Discovery Lands in California
Oct. 24, 2000
EDWARDS AIR FORCE BASE, Calif. (AP) _ Space shuttle Discovery and its seven astronauts landed in California's Mojave Desert on Tuesday after dangerously high wind prevented a touchdown in Florida for the third day in a row.
The shuttle swooped through a clear sky and touched down on the runway at Edwards Air Force Base shortly about 2 p.m. PDT, ending a 13-day flight during which the astronauts got the international space station ready for the arrival of its first full-time residents next week.
It was the 100th space shuttle flight for NASA and the first time in 4 1/2 years that a shuttle was detoured to California. The shuttle zoomed across the Pacific and right over Los Angeles, then northward into Edwards on the final approach.
``Welcome back to Earth after a super successful mission,'' Mission Control said after Discovery rolled to a safe stop.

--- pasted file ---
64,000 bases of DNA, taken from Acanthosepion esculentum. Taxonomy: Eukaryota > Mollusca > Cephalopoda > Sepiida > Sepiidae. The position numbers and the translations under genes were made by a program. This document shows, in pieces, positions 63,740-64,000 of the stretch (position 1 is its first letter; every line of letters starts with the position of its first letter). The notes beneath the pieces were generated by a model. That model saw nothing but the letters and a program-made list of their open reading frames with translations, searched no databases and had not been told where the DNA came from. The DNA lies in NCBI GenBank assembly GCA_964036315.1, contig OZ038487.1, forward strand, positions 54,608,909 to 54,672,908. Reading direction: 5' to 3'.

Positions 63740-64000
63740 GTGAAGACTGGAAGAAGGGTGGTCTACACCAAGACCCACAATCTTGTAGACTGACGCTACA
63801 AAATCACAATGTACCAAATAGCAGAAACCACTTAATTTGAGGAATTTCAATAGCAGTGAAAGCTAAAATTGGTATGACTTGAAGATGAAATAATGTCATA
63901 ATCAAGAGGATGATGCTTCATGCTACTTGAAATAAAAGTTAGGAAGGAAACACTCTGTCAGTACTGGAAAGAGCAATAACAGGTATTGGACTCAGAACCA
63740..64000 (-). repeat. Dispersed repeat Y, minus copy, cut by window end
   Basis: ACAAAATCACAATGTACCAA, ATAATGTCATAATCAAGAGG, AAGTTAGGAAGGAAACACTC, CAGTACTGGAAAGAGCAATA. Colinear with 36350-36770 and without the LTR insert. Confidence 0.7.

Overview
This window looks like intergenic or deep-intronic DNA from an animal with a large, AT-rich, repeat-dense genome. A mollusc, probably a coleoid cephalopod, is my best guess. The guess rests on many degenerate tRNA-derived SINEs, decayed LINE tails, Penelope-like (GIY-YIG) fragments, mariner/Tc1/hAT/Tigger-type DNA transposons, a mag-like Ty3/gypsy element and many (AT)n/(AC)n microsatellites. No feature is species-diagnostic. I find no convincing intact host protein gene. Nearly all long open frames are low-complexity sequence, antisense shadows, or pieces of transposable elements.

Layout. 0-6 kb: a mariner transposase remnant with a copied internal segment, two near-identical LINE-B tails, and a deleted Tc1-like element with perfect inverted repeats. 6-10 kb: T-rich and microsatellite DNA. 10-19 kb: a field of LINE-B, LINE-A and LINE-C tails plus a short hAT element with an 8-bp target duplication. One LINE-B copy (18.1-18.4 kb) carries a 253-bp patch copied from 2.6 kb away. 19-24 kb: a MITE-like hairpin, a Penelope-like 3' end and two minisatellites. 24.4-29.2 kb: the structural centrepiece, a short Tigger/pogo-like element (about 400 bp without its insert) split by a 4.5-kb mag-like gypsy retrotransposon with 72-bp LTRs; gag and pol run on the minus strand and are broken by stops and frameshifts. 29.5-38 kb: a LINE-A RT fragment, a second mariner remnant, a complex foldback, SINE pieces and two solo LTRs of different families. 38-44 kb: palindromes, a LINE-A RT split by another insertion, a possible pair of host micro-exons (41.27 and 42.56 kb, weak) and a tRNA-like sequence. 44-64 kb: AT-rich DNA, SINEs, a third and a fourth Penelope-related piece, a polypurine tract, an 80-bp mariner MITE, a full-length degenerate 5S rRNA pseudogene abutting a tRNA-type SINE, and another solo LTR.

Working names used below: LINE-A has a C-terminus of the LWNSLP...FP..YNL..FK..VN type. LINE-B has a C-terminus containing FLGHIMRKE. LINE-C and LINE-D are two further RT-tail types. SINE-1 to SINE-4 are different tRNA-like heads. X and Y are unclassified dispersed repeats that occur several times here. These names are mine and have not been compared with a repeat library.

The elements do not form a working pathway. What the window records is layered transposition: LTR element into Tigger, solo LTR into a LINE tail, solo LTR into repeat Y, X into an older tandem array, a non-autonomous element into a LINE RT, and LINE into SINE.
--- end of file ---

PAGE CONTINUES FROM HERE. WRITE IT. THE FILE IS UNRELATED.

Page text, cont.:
``Great to be back,'' replied commander Brian Duffy.
Gusts of close to 30 mph forced NASA to pass up a landing attempt at Cape Canaveral, Fla., earlier in the day. The wind also kept the shuttle from landing in Florida on Sunday and Monday, while rain clouds at Edwards on Monday scuttled landing plans there.
To the astronauts' relief, the weather was ideal at Edwards on Tuesday.
``After a rough couple days of weather, Edwards is giving you the best it has to offer,'' Mission Control said.